Public Safety

  • New technology tests ammo while saving joints

    Firing and testing thousands of rounds of ammunition weekly can challenge the human body — even ones in top physical condition — causing debilitating stress injuries and chronic nerve and joint pain. DHS Science and Technology Directorate (S&T), with the help of agents from ICE Office of Firearms and Tactical Programs (OFTP) Armory Operations Branch (AOB), has taken an important step forward in reducing or eliminating these injuries by developing of the “Virtual Shooter.”

  • UN mulling rules to govern autonomous killer robots

    On Tuesday, delegates from several international organizations and governments around the world began the first of many round of talks dealing with   some call “lethal autonomous weapons systems” (LAWS), and others call “killer robots.” Supporters of LAWS say the technology offers life-saving potential in warfare, as these robots y are able to get closer than troops to assess threats without letting emotions interfere in their decisions. This is precisely what concerns critics of the technology. “If we don’t inject a moral and ethical discussion into this, we won’t control warfare,” said one of them.

  • Texas cities adopt 911 texting

    Adding to the rising number of U.S. cities that accept 911 emergency texts, North Texas public safety agencies will now institute the procedure at their response centers. 911 emergency texting not only helps the deaf, but it better caters to younger generations that do not recognize as much the divide between text and voice communications. The texting of additional media such as photos before the responders reach the site could also have a profound impact on the development of an emergency situation.

  • DOJ, NIST team up to shore up forensic science, but skeptics question effort

    Five years ago, a report on the state of forensic science by the National Academy of Sciences decried the lack of sound science in the analysis of evidence in criminal cases across the country. It spurred a flurry of outrage and promises, but no immediate action. Now, renewed efforts are underway, with the Department of Justice (DOJ) and the National Institute of Standards & Technology (NIST) teaming up to create a National Commission on Forensic Science.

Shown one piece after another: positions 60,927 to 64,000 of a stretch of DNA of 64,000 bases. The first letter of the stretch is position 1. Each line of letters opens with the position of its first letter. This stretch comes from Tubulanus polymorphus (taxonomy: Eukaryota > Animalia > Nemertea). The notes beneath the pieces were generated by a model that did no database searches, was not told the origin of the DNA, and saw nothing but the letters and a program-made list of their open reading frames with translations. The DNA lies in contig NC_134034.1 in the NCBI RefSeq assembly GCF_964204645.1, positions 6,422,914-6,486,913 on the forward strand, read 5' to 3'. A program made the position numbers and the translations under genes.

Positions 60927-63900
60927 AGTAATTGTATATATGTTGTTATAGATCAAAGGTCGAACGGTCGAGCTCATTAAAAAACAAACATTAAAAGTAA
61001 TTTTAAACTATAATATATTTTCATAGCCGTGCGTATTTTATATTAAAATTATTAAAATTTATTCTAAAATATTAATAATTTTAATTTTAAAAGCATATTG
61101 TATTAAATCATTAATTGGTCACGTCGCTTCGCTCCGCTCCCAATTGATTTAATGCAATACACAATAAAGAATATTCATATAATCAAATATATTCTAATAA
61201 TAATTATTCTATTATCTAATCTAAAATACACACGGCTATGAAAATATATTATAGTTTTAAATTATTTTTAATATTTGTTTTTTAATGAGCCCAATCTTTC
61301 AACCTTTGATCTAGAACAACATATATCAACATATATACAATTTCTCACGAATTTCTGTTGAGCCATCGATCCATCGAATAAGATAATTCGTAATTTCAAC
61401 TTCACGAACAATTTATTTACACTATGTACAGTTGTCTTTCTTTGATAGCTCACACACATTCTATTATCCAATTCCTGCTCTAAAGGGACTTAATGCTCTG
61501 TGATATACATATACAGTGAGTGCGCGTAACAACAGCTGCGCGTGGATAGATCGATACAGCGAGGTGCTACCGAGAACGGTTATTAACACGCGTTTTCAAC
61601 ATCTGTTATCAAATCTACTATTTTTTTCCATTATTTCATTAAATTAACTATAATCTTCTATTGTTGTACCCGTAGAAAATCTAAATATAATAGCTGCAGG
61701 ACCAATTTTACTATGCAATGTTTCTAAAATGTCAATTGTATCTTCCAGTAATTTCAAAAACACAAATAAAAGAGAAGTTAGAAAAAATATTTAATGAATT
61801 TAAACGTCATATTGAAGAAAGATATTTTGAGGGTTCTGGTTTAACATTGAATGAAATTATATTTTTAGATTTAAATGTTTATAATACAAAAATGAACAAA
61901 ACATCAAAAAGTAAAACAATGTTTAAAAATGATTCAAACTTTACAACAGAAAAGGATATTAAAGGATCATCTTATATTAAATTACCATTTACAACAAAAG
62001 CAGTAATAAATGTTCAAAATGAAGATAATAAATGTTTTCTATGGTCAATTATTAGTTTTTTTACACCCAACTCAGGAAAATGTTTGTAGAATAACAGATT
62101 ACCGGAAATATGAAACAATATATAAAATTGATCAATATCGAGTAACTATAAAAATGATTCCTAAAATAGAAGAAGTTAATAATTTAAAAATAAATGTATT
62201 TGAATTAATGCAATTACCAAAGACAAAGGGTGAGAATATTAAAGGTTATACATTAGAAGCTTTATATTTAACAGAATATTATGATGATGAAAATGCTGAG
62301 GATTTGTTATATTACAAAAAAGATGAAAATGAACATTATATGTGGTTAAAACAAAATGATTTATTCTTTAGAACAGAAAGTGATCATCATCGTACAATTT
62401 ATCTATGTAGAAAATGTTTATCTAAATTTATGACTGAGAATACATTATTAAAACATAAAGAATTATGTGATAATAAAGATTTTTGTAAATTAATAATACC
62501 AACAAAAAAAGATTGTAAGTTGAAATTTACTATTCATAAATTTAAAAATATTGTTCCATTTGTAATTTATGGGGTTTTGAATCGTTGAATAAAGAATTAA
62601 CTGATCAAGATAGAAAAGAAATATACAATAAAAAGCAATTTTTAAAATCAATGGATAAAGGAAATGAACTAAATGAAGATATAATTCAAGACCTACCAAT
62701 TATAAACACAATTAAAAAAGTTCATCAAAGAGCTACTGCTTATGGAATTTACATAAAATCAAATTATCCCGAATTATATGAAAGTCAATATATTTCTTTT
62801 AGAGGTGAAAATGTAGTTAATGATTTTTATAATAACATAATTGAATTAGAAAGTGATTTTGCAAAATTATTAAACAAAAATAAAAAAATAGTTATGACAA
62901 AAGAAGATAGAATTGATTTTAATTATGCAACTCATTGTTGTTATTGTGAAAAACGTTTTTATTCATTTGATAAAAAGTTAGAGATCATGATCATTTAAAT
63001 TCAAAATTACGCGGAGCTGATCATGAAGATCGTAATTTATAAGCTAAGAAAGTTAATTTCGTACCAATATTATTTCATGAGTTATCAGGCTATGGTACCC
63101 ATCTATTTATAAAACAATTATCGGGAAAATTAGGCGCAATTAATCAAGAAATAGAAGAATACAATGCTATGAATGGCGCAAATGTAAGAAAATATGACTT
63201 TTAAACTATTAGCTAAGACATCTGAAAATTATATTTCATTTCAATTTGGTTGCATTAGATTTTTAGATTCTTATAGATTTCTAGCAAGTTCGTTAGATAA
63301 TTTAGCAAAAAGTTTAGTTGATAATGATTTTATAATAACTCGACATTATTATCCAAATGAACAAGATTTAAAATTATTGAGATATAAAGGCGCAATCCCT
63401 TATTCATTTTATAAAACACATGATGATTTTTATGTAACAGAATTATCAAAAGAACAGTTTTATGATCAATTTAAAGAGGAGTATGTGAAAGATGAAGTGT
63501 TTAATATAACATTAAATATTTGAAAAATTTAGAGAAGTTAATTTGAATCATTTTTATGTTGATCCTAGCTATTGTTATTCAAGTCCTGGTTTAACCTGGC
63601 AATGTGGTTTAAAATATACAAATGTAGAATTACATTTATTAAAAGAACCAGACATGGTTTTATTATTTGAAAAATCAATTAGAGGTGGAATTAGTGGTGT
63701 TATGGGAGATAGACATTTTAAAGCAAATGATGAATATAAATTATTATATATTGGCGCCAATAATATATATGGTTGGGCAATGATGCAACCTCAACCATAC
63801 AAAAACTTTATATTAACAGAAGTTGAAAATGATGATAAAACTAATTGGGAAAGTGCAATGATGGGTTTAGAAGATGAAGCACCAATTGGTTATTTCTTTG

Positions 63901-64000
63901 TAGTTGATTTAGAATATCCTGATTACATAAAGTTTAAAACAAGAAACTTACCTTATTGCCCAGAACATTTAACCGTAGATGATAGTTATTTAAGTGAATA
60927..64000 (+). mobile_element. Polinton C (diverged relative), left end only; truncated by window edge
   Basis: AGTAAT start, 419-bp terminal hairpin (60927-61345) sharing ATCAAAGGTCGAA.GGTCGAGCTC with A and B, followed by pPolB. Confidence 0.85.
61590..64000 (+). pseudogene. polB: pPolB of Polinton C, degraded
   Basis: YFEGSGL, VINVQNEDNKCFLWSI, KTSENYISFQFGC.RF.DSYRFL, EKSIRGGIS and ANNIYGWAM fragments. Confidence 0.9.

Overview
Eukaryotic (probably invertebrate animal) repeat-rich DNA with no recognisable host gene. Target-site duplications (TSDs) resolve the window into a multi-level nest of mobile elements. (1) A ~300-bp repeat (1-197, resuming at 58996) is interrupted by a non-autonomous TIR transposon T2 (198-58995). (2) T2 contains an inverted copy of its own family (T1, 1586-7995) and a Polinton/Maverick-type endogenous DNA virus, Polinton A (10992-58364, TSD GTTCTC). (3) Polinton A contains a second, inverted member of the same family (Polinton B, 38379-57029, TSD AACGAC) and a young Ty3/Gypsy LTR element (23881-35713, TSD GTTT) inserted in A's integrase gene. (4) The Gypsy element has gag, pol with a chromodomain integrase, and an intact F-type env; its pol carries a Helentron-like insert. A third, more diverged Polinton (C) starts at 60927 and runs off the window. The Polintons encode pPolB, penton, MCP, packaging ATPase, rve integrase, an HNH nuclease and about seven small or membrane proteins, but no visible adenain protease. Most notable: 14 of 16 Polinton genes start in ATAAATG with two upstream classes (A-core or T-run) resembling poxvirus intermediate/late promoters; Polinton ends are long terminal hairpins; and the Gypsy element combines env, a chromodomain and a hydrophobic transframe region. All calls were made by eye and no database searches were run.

• Colorado tries to increase safety of urban development in wildfire-prone areas

    Colorado continues to deal with the challenge of building new urban developments while reducing wildfire risks. There are currently 556,000 houses built in burn zones around the state, and the demand for water to sustain residents and industries continue to rise. A new study predicts that development will occupy 2.1 million acres in wildfire-prone forests by 2030, an increase from one million acres today — just as wildfires continue to burn roughly 900,000 acres a year since 2000, compared with just 200,000 acres a year in the 1990s.

  • Pandemics: who should be given life-saving treatment first? Who should make the decision?

    In the event of a flu pandemic, who should have priority access to life-saving ventilators, and who should make that determination? Few disaster preparedness plans have taken community values regarding allocation into account, but a new study is aiming to change that through public engagement with Maryland residents. “In the event of a healthcare crisis, understanding the community perspective and having citizen buy-in will be critical to avoid compounding the initial disaster with further social upheaval,” says the principal investigator.

  • Improving gloves to enhance first responders’ safety

    Firefighters wear protective gloves called “structure gloves” to keep their hands safe on the job. The structure gloves currently used by firefighters, however, are not designed for the precision movements first responders must perform. There are many different types of structure gloves available, but none fully satisfies modern firefighters’ needs. Today’s compact tools often have small buttons that require nimble movements. Bulky gloves can make it difficult for firefighters to complete simple tasks without removing their gloves and compromising their safety. As advanced textile technology and materials continue to develop, the science behind firefighter structure gloves has adapted.

  • Fire experiments will test new firefighting tactics